Tuesday, January 27, 2009

Visualisation is an analytic technique

I'm working on an article at the moment, as part of a broader series of work on the topic of analysis. That article - which will be published soon, and I'll post a link to it when its available - is about the different techniques we use during our analysis work.

I won't pre-empt the main article, but as I've thought about these techniques I've come to the recognition that data visualisation is an analysis technique. It's a tool that helps us not only make sense of the data, but offers us a way of analysing it as well.

How does that work? We're not really doing anything to the data, just making a diagram or illustration, right?

Well, what we're doing is providing an alternative representation of the data. Let me give you an example: let's say our data is a list of words and the frequency with which they appear in an interview transcript. It looks like a table of word-value pairs, a little like this:

Analysis: 12
technique: 8
well: 6

Now compare that to this:
Wordle: analysis_technique

Suddenly, the data takes on a new dimension. Literally. The significance of those numbers is made more real, more tangible through the visualization. The same is true of graphs, charts, histograms, radial graphs and pie charts: the visualization of the data adds to the narrative and helps expose patterns, grouping and holes that are otherwise ambiguous or completely obscured as a list of numbers.

Visualizations have the added advantage of being a much better tool for communication than a spreadsheet or lists. You can bring them out at a meeting and elicit interest instead of the glazed expression that only a large spreadsheet seems to bring about. And they can be re-used down the track as an illustration for any reports that may be required.

Lastly, they give you something to look at. A good visual is one of those things that brings your data to life, making it stand out (as we saw above) and really start to speak to you. So during those periods when you're soaking in the research data and the progress you've made on the analysis, those visualizations can provide an anchor for your thinking and help you move on to the next stages of the analysis.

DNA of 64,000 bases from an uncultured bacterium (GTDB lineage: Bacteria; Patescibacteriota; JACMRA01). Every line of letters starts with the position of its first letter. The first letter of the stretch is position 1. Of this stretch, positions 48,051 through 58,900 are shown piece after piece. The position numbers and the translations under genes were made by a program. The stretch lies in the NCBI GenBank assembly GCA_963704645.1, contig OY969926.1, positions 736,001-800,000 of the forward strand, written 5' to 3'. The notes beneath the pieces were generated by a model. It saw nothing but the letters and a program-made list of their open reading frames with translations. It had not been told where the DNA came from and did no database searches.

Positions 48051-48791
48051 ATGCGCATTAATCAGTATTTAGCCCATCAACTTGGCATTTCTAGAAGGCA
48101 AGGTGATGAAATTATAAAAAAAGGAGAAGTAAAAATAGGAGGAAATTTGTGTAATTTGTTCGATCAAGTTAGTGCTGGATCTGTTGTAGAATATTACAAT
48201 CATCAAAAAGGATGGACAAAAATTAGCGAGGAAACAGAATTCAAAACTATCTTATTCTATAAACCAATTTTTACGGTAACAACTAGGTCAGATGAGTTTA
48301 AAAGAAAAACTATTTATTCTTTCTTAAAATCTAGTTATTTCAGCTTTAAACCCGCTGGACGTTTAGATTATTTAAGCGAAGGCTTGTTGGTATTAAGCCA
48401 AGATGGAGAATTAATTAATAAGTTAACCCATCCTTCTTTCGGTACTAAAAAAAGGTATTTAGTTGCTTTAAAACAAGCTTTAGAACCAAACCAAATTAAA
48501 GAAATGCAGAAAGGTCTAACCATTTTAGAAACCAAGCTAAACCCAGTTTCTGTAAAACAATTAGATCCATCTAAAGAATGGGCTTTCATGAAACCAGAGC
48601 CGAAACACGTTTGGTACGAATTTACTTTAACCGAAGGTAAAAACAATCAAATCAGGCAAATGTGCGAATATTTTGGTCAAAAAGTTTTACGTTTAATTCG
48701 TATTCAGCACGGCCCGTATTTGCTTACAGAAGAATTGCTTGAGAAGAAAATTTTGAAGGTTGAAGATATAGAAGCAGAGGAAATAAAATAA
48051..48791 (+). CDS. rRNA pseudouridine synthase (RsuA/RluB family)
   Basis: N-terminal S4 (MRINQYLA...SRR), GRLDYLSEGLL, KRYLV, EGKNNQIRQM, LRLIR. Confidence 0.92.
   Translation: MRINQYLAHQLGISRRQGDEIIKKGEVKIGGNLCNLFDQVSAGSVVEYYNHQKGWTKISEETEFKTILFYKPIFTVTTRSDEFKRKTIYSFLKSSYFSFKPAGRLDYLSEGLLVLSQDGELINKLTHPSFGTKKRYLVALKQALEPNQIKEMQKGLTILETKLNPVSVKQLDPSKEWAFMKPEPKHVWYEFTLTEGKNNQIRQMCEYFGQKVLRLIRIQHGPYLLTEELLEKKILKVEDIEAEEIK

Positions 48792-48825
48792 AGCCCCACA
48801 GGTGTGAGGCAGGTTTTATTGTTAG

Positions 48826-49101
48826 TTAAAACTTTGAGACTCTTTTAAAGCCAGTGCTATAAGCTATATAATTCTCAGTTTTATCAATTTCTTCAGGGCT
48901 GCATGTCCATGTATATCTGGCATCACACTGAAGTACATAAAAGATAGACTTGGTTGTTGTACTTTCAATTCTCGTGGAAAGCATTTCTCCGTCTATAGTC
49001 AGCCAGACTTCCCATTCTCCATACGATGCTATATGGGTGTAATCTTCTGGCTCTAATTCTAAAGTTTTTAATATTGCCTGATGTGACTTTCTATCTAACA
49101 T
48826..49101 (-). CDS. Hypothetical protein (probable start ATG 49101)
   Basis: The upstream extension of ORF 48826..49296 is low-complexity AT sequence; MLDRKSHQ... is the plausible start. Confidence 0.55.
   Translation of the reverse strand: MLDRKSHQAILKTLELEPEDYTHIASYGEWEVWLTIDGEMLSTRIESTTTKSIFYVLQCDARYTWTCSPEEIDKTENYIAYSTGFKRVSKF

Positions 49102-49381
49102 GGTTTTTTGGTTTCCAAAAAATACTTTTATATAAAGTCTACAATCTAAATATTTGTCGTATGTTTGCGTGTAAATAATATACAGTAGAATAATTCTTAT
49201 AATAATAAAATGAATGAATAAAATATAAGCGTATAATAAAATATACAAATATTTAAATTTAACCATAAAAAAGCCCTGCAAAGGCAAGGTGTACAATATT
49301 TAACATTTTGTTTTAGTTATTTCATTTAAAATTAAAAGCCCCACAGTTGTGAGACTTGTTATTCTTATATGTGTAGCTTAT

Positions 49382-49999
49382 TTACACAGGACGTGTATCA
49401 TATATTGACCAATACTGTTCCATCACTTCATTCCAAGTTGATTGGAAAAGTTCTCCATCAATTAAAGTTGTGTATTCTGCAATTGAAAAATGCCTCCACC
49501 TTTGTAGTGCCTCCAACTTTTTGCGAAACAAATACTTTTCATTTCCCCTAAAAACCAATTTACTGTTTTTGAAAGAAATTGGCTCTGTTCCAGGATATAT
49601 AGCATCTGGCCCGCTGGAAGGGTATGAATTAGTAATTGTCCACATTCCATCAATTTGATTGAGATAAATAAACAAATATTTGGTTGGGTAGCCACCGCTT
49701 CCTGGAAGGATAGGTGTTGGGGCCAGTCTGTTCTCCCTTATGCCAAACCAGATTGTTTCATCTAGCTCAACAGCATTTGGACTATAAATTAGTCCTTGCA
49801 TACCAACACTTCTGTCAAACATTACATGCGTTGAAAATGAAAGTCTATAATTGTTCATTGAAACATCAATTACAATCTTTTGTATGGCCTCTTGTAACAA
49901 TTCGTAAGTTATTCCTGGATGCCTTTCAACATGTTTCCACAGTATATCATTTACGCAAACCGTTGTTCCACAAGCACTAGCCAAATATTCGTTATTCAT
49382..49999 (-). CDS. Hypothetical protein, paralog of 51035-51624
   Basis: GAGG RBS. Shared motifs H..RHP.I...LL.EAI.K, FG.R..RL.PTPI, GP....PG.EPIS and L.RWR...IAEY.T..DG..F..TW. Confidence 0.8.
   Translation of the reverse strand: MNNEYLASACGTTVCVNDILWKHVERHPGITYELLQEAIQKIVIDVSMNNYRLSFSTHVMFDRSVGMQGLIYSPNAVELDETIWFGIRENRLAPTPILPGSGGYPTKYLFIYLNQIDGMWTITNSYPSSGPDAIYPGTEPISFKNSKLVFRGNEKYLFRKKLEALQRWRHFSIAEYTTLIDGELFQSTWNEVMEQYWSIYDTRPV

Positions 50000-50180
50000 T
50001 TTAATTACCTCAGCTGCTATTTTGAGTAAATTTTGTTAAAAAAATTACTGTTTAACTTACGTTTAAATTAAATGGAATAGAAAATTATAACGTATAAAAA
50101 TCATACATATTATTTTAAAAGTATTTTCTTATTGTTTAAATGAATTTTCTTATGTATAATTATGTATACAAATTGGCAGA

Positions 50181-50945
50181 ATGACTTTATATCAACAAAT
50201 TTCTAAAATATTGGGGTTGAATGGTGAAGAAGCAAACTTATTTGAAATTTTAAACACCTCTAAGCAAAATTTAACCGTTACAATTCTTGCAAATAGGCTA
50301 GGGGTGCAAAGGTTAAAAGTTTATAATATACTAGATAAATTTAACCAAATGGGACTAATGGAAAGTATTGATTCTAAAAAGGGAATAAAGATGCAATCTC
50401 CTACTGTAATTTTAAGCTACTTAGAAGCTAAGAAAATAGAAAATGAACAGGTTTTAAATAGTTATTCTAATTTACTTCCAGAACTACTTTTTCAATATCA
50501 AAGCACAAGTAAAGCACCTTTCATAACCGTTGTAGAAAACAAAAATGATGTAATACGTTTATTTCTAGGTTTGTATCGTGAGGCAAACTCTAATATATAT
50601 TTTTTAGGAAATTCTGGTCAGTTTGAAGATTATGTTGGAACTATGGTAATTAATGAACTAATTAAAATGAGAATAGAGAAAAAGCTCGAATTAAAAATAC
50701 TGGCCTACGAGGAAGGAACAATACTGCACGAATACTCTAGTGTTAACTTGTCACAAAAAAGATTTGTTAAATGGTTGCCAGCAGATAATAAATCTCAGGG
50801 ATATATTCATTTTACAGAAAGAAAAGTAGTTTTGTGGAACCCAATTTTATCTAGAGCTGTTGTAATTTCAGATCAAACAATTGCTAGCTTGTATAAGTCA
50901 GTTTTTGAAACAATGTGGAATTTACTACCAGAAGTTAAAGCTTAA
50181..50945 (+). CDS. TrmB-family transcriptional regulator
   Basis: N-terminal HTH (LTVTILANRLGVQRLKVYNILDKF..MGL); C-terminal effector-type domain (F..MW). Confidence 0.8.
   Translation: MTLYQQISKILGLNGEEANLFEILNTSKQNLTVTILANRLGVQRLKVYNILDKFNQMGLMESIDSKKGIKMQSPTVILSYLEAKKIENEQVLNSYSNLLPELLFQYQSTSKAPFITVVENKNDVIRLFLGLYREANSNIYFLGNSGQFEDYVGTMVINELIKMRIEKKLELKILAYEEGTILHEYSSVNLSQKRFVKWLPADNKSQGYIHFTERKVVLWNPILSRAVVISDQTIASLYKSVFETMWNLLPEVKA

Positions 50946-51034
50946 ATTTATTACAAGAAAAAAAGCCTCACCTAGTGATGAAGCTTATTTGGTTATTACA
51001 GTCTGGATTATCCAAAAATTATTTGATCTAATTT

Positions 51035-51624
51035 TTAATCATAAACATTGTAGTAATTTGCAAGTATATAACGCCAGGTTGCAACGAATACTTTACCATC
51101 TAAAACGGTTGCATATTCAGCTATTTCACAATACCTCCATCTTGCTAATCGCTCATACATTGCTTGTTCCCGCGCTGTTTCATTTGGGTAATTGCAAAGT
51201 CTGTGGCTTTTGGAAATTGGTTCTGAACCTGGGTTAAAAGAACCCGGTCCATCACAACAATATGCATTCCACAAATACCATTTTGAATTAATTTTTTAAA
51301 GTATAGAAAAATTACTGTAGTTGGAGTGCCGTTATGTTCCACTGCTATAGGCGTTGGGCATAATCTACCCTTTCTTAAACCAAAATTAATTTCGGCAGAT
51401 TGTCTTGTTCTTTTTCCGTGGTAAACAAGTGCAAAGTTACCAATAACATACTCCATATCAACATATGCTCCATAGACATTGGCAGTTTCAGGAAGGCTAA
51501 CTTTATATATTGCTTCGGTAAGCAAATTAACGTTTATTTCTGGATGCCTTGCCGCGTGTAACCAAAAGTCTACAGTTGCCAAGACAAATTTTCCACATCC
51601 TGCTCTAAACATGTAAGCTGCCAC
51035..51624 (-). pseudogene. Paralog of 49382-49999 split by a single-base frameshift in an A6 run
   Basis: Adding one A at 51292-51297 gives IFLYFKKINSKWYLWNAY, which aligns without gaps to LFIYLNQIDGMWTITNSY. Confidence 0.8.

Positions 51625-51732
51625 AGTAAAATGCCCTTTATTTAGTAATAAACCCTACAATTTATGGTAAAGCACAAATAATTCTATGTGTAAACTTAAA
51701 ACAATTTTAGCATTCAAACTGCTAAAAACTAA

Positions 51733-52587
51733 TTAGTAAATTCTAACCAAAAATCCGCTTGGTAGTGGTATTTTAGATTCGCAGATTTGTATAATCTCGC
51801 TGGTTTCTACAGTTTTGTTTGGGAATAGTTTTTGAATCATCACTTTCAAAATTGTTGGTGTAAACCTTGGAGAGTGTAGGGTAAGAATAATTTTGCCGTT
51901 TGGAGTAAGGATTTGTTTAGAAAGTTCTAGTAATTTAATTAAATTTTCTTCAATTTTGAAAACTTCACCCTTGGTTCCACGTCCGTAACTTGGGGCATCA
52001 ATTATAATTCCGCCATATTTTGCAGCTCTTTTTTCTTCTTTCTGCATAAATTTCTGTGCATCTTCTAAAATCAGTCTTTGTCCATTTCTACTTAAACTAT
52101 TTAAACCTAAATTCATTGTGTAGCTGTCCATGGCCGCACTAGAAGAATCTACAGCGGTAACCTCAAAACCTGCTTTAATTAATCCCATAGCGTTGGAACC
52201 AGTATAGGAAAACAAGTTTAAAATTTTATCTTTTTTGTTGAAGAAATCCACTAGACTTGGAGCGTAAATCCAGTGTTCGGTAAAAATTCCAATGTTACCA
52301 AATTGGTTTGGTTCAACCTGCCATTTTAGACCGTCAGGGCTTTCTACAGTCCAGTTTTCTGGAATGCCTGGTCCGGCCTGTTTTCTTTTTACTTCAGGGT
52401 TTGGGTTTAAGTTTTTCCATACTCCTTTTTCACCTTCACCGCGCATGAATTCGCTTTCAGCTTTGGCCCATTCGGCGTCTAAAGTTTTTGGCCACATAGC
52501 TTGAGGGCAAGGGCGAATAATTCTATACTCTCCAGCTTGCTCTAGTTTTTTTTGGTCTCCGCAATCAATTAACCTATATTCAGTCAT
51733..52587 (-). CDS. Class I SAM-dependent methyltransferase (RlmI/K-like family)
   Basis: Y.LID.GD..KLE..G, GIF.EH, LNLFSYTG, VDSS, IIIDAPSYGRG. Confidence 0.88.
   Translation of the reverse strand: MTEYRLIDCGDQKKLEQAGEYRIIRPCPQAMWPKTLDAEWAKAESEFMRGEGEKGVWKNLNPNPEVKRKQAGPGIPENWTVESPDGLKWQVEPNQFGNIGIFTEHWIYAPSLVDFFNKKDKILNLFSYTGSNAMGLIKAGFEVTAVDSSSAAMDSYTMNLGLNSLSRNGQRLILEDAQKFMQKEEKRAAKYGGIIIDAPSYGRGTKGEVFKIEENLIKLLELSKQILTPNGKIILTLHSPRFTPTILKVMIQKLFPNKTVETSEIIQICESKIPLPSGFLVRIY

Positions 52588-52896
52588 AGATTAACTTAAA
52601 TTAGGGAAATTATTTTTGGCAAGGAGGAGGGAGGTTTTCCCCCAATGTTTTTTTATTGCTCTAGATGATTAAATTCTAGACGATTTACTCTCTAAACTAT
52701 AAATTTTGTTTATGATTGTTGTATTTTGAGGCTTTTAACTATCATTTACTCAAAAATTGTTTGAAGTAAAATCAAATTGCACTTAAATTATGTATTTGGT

So, don't discount the power of a good visualization to do more than just communicate. Remember that it can also be a powerful tool for gaining insights from your data, which is, after all, what analysis is all about.


flashman said...

This resonates strongly with some books by Edward Tufte that I've been reading lately. I just finished reading The Visual Display of Quantitative Information, a thorough exploration of data graphics which resonates well with what you've written here.

Dude's a bit obsessed with making data graphics as 'efficient' as possible, even if they look nothing like the graphics most people know how to read.

Lori Widelitz-Cavallucci said...

After reading your post, I passed this information on to someone grappling with this on a redesign of a site. The difference between the 2 ways you have presented the information is so striking. With the "cloud" there is no need to interpret the data-it provides for a quick analysis of it.

Thank you!

James Breeze said...

Mind mapping rulz, ok. It is so visual, great for communications, ideation and memory.

I talk about using them in the UX on this slideshare presentation.